One idea of how corner stores could fit into a residential zone.
An integral part of Seattle neighborhood history and appeal is quickly being lost. Corner stores were once a staple of neighborhood life in Seattle, and remain so in many of the most vibrant cities around the world. They speak of a time when community was tightly knit, people knew the names of their neighbors and local businessmen, and children were free to explore their streets. While there are fewer and fewer remaining examples, those that survive provide insight into the characteristics that make these buildings successful and how potential new uses could enliven community life.
The Wallingford neighborhood inventory from the late 1970’s states that “There are many street corner grocery stores scattered throughout the community, serving as neighborhood meeting places.” The historic Sanborn Fire Insurance Maps confirm this distribution, as these buildings are easily identifiable due to their lack of setback. In describing neighborhood stores, the Wallingford inventory says, “unpretentious owner operated corner groceries of various architectural styles add color and serve as foci for neighborhood identity.” Since that time, pressure from larger chain stores has overwhelmed small businesses and zoning restrictions have prevented the replacement of these buildings, within single-family zones.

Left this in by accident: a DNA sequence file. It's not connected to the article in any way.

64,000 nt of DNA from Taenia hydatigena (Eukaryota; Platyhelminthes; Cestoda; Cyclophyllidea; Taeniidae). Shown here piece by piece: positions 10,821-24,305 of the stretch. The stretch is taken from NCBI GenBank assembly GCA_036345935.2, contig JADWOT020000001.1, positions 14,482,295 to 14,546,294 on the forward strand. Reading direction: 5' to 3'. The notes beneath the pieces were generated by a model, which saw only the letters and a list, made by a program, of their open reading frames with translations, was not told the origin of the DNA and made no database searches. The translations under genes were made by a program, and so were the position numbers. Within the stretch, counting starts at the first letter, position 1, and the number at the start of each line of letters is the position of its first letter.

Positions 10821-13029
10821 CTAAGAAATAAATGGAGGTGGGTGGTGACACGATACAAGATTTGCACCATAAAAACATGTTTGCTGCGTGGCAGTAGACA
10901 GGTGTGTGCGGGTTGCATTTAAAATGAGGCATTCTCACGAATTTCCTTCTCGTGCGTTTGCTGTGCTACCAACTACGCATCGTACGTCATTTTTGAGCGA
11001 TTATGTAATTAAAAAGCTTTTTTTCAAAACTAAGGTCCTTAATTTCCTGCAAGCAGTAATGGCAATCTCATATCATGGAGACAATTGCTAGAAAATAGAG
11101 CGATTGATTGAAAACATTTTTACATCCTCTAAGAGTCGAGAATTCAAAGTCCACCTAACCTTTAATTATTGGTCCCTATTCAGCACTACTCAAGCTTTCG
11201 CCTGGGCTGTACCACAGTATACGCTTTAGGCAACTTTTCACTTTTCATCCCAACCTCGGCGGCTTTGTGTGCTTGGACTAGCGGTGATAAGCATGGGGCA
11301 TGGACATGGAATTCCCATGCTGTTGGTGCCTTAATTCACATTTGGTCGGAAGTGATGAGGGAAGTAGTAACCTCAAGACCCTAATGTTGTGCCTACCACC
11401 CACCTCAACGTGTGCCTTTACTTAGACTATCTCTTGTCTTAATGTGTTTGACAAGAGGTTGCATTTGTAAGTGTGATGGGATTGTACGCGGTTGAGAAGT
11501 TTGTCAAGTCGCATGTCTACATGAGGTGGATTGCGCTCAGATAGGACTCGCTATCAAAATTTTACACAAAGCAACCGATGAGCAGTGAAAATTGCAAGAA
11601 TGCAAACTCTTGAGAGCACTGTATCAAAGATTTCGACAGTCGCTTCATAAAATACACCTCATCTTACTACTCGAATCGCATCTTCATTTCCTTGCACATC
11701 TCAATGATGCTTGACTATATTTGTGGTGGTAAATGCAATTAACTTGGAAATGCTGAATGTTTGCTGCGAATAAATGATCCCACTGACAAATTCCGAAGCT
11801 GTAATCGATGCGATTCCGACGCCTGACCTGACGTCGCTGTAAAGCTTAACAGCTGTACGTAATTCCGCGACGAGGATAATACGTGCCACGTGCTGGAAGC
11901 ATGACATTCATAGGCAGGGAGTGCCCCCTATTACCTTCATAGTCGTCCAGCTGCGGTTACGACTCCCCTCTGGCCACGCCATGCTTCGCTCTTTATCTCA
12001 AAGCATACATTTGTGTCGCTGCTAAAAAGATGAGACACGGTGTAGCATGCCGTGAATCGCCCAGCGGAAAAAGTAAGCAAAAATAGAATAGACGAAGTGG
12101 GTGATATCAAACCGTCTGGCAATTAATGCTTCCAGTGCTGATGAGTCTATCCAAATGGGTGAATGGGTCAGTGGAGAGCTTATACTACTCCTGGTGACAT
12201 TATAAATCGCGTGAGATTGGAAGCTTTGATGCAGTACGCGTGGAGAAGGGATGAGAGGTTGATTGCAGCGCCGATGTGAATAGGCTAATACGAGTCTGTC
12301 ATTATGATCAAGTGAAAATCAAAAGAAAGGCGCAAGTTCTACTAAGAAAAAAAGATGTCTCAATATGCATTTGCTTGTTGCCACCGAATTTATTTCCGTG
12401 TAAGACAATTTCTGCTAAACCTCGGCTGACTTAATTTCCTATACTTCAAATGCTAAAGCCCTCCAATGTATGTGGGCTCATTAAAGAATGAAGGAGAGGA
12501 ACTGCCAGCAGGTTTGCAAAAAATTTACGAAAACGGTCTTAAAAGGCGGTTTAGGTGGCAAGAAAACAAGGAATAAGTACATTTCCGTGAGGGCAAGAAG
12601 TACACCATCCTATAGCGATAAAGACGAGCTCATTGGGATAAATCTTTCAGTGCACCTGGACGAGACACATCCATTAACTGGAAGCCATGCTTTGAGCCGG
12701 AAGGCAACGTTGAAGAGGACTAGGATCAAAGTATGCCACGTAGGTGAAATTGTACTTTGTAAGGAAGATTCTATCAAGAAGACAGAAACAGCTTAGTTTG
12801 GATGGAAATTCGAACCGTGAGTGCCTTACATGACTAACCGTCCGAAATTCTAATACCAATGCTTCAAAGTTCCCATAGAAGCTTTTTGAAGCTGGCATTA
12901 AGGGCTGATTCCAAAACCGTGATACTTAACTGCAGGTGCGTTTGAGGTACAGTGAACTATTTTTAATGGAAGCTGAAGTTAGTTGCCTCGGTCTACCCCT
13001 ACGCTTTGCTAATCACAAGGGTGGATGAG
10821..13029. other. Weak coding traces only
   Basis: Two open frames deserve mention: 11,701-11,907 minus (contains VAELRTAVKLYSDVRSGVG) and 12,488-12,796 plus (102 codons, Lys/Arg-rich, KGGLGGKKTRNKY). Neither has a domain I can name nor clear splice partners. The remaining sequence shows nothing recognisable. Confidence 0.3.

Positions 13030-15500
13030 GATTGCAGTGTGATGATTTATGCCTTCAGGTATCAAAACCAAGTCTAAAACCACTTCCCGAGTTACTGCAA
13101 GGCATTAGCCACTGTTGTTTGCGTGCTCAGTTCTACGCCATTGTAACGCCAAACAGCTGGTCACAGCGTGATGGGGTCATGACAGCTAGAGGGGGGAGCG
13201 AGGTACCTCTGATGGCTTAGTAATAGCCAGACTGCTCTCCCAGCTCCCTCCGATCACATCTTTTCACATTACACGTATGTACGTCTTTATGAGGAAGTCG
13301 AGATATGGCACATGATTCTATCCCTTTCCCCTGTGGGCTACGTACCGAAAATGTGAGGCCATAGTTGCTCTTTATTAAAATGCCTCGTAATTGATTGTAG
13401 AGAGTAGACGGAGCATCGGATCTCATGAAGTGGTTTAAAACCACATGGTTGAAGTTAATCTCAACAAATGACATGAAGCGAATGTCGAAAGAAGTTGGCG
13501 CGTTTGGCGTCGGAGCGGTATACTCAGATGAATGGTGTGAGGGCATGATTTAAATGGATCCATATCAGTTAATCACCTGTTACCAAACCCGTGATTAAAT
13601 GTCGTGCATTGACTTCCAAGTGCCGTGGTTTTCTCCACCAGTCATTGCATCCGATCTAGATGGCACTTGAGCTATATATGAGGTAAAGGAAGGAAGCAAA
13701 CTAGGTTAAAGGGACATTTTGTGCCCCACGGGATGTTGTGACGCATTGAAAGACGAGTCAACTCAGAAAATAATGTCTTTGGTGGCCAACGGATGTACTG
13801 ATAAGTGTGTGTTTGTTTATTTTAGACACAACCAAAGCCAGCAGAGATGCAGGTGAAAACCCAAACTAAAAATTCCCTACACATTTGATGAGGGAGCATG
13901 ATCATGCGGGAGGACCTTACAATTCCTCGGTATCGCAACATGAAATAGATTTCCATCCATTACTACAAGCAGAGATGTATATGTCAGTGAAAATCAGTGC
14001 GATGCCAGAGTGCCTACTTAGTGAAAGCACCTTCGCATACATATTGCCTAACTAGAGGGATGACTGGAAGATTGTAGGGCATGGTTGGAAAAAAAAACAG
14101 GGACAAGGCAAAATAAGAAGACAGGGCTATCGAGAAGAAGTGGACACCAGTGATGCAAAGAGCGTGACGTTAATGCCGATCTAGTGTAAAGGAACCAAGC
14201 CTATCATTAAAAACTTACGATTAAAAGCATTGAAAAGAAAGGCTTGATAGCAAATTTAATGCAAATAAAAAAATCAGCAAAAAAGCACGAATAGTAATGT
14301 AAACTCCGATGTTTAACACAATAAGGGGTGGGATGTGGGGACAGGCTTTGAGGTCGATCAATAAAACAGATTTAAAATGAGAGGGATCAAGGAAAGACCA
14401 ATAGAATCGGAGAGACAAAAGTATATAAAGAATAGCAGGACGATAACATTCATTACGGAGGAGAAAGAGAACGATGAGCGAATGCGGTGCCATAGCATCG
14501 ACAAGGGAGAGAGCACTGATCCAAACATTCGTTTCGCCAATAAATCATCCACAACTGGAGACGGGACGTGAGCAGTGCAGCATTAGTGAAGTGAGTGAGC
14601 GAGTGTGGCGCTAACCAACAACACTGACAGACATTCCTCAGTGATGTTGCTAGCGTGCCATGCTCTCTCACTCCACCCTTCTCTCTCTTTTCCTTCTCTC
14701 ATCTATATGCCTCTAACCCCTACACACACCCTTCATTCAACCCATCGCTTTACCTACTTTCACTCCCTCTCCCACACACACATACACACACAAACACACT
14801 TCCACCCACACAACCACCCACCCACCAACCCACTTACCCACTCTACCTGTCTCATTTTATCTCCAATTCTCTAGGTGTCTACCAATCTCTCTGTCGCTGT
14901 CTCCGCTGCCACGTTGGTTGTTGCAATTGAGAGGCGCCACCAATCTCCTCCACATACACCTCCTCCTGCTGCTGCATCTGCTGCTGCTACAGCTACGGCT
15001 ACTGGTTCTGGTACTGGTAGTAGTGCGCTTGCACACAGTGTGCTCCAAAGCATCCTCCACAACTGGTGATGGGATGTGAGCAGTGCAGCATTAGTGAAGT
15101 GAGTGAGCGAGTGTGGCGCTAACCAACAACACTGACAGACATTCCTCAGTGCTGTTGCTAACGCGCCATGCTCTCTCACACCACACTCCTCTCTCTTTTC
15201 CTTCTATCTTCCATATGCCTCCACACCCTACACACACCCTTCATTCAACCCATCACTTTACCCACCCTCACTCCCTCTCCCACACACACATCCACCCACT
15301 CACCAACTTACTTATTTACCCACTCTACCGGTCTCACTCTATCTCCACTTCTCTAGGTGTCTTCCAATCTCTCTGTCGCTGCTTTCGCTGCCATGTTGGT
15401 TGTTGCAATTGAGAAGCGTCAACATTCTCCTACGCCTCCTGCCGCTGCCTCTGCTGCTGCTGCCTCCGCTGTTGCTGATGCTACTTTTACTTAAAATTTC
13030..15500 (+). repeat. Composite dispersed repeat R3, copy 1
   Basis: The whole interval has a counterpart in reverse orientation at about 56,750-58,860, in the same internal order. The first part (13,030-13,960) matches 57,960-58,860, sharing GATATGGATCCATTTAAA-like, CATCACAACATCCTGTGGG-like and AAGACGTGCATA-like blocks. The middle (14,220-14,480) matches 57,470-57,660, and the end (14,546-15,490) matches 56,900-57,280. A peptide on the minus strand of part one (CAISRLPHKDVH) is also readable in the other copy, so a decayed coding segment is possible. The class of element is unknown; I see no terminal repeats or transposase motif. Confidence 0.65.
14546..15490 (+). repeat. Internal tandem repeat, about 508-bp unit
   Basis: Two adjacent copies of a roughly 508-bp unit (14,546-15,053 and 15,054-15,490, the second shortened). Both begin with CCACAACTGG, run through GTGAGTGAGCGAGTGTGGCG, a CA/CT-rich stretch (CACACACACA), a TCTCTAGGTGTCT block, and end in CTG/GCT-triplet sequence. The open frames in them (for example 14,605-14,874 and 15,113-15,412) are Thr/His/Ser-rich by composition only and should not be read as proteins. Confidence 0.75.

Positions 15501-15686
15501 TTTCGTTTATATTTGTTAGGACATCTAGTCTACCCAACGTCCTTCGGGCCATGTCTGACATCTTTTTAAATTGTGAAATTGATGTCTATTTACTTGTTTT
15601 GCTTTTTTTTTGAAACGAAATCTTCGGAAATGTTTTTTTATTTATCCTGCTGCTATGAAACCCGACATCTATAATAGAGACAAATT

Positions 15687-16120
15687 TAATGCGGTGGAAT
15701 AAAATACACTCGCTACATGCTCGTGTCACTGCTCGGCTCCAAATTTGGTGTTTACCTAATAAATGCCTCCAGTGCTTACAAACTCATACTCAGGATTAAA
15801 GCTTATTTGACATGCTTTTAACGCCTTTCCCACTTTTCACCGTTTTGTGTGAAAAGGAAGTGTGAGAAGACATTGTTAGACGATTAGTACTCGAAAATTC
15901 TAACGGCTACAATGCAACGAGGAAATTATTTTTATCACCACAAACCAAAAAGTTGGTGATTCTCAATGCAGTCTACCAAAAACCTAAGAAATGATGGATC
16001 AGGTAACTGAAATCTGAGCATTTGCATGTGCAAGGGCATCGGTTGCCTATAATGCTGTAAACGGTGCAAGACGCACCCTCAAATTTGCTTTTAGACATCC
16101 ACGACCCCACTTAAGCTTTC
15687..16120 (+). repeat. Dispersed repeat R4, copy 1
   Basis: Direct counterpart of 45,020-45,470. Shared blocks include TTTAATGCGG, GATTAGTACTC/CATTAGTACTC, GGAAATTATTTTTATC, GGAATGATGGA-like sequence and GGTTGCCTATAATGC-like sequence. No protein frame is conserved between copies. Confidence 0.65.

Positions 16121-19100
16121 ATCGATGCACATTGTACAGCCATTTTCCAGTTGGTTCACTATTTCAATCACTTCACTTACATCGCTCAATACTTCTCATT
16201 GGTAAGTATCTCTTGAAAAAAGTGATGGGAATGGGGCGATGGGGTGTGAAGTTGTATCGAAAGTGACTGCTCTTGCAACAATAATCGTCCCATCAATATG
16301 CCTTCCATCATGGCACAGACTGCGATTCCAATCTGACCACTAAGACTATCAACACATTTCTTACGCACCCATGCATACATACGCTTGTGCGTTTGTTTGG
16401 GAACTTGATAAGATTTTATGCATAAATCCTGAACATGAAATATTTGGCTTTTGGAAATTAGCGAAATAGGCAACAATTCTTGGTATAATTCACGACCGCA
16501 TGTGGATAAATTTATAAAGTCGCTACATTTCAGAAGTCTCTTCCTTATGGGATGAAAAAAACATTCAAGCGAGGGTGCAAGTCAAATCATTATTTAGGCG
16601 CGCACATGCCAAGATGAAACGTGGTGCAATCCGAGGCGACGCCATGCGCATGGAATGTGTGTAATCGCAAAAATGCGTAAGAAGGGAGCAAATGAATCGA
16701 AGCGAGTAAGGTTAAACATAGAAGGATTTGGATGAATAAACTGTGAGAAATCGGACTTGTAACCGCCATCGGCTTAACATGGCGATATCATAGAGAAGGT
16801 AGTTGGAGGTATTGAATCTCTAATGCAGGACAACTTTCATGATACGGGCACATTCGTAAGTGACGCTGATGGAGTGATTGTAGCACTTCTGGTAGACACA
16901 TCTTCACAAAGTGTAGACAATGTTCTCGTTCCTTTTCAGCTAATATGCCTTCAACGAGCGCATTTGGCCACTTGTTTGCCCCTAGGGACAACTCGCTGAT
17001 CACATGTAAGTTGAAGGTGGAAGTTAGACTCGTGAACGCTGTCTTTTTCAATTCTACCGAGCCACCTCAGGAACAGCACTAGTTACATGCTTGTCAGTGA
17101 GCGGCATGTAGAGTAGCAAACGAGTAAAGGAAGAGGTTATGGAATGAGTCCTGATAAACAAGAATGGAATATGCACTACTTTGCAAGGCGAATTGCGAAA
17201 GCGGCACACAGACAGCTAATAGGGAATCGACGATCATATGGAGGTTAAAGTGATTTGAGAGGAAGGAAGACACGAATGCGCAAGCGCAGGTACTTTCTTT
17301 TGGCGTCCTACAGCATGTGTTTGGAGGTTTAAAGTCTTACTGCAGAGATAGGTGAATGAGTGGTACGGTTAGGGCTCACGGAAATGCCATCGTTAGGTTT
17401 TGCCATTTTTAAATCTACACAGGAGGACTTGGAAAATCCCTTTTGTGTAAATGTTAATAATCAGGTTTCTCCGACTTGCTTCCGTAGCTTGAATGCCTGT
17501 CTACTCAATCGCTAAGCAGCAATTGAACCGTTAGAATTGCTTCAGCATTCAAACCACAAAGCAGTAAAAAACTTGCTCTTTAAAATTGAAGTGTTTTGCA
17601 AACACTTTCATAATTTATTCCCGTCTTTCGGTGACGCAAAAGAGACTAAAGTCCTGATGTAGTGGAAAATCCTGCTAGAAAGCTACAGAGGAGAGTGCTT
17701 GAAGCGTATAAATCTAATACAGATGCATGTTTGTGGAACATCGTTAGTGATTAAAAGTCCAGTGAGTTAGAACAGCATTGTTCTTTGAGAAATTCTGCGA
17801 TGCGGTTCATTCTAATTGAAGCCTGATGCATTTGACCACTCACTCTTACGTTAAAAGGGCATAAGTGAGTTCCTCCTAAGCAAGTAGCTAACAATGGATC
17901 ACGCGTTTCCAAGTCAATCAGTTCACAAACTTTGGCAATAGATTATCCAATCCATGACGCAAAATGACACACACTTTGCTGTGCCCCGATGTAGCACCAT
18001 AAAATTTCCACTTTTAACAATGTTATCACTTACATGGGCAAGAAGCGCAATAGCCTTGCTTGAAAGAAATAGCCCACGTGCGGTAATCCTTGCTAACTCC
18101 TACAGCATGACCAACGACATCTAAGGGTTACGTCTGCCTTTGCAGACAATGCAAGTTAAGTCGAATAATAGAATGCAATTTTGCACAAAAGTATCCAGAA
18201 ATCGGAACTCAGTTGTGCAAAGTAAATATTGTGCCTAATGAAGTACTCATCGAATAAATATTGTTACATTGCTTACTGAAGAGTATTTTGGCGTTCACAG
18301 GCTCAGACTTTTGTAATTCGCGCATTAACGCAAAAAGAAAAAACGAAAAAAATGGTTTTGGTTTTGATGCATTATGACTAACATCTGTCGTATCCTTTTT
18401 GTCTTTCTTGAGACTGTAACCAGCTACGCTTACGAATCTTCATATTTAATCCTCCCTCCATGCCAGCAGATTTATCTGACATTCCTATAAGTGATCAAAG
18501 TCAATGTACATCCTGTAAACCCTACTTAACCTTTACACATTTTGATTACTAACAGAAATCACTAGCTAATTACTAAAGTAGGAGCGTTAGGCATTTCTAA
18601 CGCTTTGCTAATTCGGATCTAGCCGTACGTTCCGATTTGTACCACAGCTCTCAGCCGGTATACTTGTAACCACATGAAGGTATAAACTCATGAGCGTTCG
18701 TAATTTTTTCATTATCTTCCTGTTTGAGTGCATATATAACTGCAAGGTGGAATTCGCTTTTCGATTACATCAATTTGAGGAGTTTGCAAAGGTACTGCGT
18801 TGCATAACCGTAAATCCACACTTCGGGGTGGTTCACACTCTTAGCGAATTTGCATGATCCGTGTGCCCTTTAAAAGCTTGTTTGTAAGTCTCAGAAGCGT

One of two non-conforming corner store buildings in Wallingford’s Single Family Zone, 53rd and Woodlawn Ave.
Imagine if you could walk to work, or to the store to pick up groceries? Ride your bike with your children to their daycare, or pick up locally made holiday gifts from the boutique right around the corner? What if just doing the errands meant you’d run into a neighbor or friend who was happy to see you? Continue reading “We’re Losing Character in Single Family Zones”